Miller, Sara Cedar. Central Park, An American Masterpiece: A Comprehensive History of the Nation’s First Urban Park. New York: Abrams, 2002. This book by Sara Cedar Miller, Central Park Conservancy’s historian and photographer, is a fundamental history of the Park, heavily illustrated with contemporary photographs as well as numerous historic photographs and illustrations.
Olmsted, Frederick Law Jr. and Theodora Kimball, eds. Forty Years of Landscape Architecture. Cambridge: MIT Press, 1973. First published in 1928, this book is a collection of selected writings of Olmsted, Vaux, and others related to the design, construction, and management of the Park. Framed by commentary of the editors (Olmsted’s son and Kimball, the first librarian at the Harvard School of Landscape Architecture), it provides a history of the Park through some of the key primary source documents.
Rosenzweig, Roy and Elizabeth Blackmar. The Park and the People: A History of Central Park. Ithaca: Cornell University Press, 1992. This thoroughly-researched interpretation of the social history of Central Park focuses on its designers, builders, and administrators as well as generations of Park users. The extensive footnotes are particularly useful for pointing researchers to primary source materials.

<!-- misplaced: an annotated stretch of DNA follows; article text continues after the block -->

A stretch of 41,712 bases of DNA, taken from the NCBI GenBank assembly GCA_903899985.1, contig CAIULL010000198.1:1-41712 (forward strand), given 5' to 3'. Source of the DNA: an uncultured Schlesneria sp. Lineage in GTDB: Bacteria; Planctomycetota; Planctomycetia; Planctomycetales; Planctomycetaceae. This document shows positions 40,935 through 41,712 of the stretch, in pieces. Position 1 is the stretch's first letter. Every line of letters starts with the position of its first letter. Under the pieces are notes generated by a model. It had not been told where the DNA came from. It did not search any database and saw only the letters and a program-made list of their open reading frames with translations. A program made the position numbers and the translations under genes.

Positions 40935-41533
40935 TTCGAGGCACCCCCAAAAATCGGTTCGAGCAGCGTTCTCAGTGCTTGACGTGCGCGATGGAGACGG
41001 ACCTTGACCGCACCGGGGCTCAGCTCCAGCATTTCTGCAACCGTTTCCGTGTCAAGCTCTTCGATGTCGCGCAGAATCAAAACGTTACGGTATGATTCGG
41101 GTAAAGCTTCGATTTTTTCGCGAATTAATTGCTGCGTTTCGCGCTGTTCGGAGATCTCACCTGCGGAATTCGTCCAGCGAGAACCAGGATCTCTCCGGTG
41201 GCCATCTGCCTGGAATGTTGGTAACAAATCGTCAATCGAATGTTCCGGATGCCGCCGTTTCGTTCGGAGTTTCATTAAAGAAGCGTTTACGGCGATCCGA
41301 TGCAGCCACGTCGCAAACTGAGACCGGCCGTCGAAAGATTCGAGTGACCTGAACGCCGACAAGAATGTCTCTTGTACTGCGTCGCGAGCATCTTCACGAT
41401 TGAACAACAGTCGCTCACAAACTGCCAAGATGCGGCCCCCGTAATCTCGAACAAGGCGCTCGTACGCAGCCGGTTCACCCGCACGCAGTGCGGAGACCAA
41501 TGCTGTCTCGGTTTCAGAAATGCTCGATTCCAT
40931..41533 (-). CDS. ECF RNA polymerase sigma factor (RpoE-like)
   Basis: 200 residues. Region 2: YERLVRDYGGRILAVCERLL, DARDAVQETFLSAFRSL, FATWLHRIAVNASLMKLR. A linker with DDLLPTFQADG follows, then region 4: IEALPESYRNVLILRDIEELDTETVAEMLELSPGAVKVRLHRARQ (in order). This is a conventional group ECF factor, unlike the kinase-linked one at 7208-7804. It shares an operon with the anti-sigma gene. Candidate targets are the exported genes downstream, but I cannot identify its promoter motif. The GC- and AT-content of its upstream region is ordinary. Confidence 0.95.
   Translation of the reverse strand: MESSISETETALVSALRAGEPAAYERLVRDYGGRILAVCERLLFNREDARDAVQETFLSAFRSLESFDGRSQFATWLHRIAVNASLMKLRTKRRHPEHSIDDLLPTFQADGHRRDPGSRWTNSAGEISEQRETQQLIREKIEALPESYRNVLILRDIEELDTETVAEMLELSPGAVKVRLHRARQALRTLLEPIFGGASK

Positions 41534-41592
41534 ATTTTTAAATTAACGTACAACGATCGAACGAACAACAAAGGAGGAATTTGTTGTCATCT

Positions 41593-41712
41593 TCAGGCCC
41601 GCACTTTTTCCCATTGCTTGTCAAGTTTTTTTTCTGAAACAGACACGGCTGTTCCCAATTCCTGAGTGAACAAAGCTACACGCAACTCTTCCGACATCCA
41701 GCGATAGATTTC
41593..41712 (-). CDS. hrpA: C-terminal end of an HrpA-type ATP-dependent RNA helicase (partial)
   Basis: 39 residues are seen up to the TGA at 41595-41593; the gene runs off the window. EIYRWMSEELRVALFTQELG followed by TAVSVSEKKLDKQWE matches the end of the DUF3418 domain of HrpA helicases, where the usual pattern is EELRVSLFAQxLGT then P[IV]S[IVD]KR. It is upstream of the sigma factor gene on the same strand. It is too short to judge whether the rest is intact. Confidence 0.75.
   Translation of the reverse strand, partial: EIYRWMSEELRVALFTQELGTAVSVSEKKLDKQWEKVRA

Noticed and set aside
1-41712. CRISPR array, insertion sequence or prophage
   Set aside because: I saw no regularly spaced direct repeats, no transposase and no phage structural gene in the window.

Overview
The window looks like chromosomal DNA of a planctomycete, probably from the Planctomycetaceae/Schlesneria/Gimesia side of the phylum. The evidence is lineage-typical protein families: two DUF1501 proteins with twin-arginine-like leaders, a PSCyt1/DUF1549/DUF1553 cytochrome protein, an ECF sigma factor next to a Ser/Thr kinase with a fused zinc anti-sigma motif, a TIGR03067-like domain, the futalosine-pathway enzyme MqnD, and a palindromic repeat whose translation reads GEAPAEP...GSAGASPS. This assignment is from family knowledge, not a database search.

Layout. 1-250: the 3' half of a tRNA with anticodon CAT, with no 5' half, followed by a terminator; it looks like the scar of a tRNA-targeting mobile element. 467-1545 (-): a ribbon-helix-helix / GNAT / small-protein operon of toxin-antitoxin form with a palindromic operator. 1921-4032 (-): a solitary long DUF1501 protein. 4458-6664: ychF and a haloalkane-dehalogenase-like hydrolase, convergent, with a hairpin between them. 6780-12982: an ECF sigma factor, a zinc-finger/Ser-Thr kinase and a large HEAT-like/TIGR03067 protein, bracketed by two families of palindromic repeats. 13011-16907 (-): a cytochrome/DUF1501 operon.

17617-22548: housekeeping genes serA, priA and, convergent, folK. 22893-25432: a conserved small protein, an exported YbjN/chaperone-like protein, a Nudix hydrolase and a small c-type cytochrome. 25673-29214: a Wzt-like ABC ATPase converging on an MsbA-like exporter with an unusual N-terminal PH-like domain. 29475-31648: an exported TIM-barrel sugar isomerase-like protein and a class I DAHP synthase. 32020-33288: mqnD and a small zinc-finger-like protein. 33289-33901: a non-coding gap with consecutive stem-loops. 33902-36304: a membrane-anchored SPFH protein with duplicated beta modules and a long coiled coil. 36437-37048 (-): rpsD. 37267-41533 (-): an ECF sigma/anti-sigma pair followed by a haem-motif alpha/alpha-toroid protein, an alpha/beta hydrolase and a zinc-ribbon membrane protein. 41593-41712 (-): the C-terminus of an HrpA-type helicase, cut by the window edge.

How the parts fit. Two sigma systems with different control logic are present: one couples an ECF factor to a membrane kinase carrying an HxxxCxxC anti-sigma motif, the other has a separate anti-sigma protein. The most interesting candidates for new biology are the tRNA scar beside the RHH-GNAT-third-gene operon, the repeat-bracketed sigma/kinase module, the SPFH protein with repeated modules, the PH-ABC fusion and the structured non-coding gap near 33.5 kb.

Schuyler, David. The New Urban Landscape: The Redefinition of City Form in Nineteenth-Century America. Baltimore: The Johns Hopkins University Press, 1986. This seminal urban history text provides insight into the ideology and social history that informed the development of Central Park and the urban parks movement.
Biographies, Memoirs, and Papers
The Papers of Frederick Law Olmsted. This series of ten volumes and a supplementary series, including several forthcoming volumes, provides a sampling of Olmsted’s writings. Three volumes are of particular use to researchers of Central Park::
- Beveridge, Charles E. and David Schuyler, eds. The Papers of Frederick Law Olmsted: Vol III: Creating Central Park 1857-1861. Baltimore: John Hopkins University Press, 1983. This volume contains the full descriptive text and details of the Greensward plan — Olmsted and Vaux’s winning entry in the competition for the Park’s design — including the plan drawing keyed to their text, and accompanying illustrations. It also includes extensive correspondence with the Park Commissioners and others about the Park’s development.